Published by Uyghur PEN on 9th February 2021

Perhat Tursun, one of the most celebrated Uyghur poet and writers, was detained around January 2018. In February 2020, reports emerged that Chinese authorities had sentenced him to 16 years in prison. His current situation is unknown. 

From the University of Colorado, Darren Byler, published an article on February 5, 2020, on the Sup China website, providing detailed information about Perhat Tursun’s disappearance. He wrote on the SupChina “Perhat was disappeared at the height of his powers by the Chinese state, a victim of the government’s re-education campaign in Xinjiang. Nearly two years ago, on January 30, 2018, I received confirmation that Perhat Tursun had been disappeared. Last week the news filtered out that he has reportedly been given a 16-year prison sentence.”

“The news of Perhat’s disappearance leaked out in coded messages. A mutual acquaintance told Tahir Hamut, one of Perhat’s closest friends, that Perhat had been “hospitalized.” Tahir, a prominent poet, filmmaker, and literary critic who found a way to come to the United States in 2017.” [1]

Perhat Tursun was born in Atush 1969, a city near Kashgar in the Xinjiang Uyghur Autonomous Region, China. He graduated from Beijing Nationality University.  He worked as a researcher for the Xinjiang People’s Arts Centre in Ürümchi. Perhat Tursun is well known for his poetry and novels. He is the author “One Hundred Love Lyrics” and books “The Art of Suicide” and “Messiah Desert”.[2]

The United States Commission on International Religious Freedom also reported about Perhat Tursun’s case.  

“Information on his exact whereabouts and the accusations against him was unavailable. His detention came amid a campaign of arbitrary mass detention in which XUAR officials targeted Uyghurs and members of other largely Muslim ethnic groups for reasons including expression of ethnic, cultural, or religious identity. In February 2020, reports emerged that authorities had sentenced Tursun to 16 years in prison; these reports were not confirmed, and further details, including the charges against Tursun, the trial court, and the date of sentencing, were unavailable.” [3]

On 8th February, the third anniversary of Perhat Tursun’s arrest, PEN International’s Creative Witnesses’ solidarity action series on the Asia/Pacific region was dedicated to Perhat Tursun, campaigning and demanding his release from a Chinese prison. Performances by the artists, including Kurdish painter Zehra Doğan, Uyghur filmmaker and performer Mukaddas Mijit, Canadian/American poet Julia Balm and London-based musicians George Jones and Pearl Bloor, all their performances released on PEN International’s YouTube Channel. [4]

Joshua Freeman, Postdoctoral fellow, Princeton Society of Fellows, introduces and presents a translation of Uyghur poet Perhat Tursun’s poems. [5]

Aziz Isa Elkun, fromUyghur PEN Online Revitalization Project director, recently searched Perhat Tursun’ case and studied his literary work. He translated a poem written by Perhat Tursun and used as a pre-word for his one of the most controversial novel “The Art of Suicide”. [6]

The heart

Let’s cease the blame saying life has no meaning
One day the loneliness will have reached its’ peak
If we could not find a solution for our desire
We can be still quietly able to shed our tears.

Let’s cry, may our tears look beautiful
If it falls calmly for love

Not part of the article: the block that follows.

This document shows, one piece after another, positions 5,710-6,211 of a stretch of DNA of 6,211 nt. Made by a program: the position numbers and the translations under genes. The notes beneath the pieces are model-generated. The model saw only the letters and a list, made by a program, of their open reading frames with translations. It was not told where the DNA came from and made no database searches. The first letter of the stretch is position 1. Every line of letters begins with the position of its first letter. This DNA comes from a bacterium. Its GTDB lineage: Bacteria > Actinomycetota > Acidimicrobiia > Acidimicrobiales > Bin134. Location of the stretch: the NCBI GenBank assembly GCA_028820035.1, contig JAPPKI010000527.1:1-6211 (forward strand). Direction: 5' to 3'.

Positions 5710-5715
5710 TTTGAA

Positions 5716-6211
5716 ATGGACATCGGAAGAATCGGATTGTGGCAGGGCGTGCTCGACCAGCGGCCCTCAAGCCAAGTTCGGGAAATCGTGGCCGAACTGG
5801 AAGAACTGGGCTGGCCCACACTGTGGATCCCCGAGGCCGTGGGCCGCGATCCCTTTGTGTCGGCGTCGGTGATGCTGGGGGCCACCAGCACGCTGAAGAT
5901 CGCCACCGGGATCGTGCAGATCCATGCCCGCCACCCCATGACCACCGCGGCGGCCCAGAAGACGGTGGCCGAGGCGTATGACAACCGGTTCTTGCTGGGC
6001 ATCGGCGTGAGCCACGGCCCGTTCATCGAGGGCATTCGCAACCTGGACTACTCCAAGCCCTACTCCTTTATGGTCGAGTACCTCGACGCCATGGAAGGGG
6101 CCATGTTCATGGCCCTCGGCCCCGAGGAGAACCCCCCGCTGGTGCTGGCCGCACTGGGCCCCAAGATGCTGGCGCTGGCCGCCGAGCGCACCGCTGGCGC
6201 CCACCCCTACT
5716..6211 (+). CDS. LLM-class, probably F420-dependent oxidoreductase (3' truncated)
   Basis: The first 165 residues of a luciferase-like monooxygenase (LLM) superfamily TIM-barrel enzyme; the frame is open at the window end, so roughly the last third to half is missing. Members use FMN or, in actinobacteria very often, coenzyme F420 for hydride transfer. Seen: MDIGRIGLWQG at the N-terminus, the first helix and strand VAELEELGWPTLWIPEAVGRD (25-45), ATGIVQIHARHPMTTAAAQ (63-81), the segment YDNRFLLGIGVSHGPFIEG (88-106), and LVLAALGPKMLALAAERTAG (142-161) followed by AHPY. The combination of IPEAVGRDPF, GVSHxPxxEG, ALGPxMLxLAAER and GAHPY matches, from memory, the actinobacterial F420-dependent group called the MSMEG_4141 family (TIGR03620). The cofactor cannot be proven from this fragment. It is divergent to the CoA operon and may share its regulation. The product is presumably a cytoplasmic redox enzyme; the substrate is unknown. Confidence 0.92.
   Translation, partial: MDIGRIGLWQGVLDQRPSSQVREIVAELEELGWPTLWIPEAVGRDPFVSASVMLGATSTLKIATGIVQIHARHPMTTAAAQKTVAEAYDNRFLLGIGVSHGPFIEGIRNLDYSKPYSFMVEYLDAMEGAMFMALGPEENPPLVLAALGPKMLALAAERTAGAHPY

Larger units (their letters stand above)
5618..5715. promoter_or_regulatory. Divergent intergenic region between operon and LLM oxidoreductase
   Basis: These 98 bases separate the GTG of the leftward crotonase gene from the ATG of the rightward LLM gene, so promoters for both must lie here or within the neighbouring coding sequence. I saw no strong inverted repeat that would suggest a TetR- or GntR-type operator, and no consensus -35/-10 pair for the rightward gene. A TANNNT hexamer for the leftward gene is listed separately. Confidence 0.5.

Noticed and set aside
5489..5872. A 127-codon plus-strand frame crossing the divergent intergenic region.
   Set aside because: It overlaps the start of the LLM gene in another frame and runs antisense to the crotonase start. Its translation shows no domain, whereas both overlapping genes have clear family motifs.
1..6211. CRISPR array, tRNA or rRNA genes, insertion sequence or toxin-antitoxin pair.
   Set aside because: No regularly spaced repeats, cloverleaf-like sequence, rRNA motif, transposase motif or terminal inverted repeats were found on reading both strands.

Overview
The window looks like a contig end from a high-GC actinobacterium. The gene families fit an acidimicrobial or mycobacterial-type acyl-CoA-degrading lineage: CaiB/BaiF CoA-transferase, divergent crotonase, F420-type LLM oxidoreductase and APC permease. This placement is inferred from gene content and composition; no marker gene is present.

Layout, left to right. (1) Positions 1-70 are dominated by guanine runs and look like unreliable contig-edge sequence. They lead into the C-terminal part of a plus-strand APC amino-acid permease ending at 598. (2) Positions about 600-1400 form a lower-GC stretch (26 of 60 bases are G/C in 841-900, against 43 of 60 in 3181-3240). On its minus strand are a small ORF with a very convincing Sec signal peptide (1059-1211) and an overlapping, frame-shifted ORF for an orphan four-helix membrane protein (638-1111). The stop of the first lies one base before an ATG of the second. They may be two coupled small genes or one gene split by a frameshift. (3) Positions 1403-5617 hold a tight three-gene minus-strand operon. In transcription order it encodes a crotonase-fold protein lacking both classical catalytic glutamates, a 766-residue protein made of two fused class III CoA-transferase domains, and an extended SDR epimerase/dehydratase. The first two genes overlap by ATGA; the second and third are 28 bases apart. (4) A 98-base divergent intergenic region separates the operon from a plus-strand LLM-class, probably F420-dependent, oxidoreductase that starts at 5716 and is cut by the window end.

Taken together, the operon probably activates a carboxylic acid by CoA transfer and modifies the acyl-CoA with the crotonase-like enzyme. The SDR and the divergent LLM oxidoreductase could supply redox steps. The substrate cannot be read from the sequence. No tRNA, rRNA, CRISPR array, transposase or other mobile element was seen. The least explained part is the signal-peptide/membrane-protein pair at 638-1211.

Regardless if we always search for our bad luck
It’s a luck when every night turns into a dream.

Let’s not seek the beauties from the rose
The trace of blood is beautiful that left on the thorn
When we remember the blood-pumping heart
Its’ struggle like the melody of a beautiful song.

From Perhat Tursun’s novel “The Art of Suicide”.
Translated by Aziz Isa Elkun.

http://www.azizisa.org/en/the-heart

The Uyghur PEN Centre urges all PEN International members, Civil Societies, Human Rights Organizations, and Governments to pay attention to Perhat Tursun’s situation, and demand from the Chinese government about his immediate release. We call on you take action to save hundreds of unknown Uyghur writers’ and poets’ lives who are now suffering inside the Chinese internment camps in East Turkistan (Xinjiang Uyghur Autonomous Region).


Note: 


[1] The disappearance of Perhat Tursun, one of the Uyghur world’s greatest authors. Society & Culture – The disappearance of Perhat Tursun, one of the Uyghur world’s greatest authors. Darren Byler Published February 5, 2020
https://supchina.com/2020/02/05/disappearance-of-perhat-tursun-uyghur-worlds-greatest-author/

[2] Meet China’s Salman RushdieThe Uighur novelist published The Art of Suicide in 1999. Next thing he knew, he was getting death threats. Now he’s finally writing again.
https://foreignpolicy.com/2015/10/01/china-xinjiang-islam-salman-rushdie-uighur/

[3] Perhat Tursun. The United States Commission on International Religious Freedom
https://www.uscirf.gov/perhat-tursun

[4] On 8th February, the third anniversary of Perhat Tursun’s arrest, PEN International’s Creative Witnesses’ solidarity action series on the Asia/Pacific region was dedicated to Perhat Tursun

https://youtu.be/5r4S4vRPntg

New episode of PEN International’s Creative Witnesses premiered in solidarity with writers at risk in the Asia/Pacific Region

https://pen-international.org/news/new-episode-of-pen-internationals-creative-witnesses-premiered-in-solidarity-with-writers-at-risk-in-the-asia-pacific-region

[5] Uyghur Poetry in Translation: Perhat Tursun’s “Elegy”
https://medium.com/fairbank-center/uyghur-poetry-in-translation-perhat-tursuns-elegy-902a58b7a0aa

[6] The heart. A poem by Perhat Tursun
http://www.azizisa.org/en/the-heart/


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Read the article in PDF format:
https://www.uyghurpen.org/Free_Pperhat.pdf

 
 
 

 

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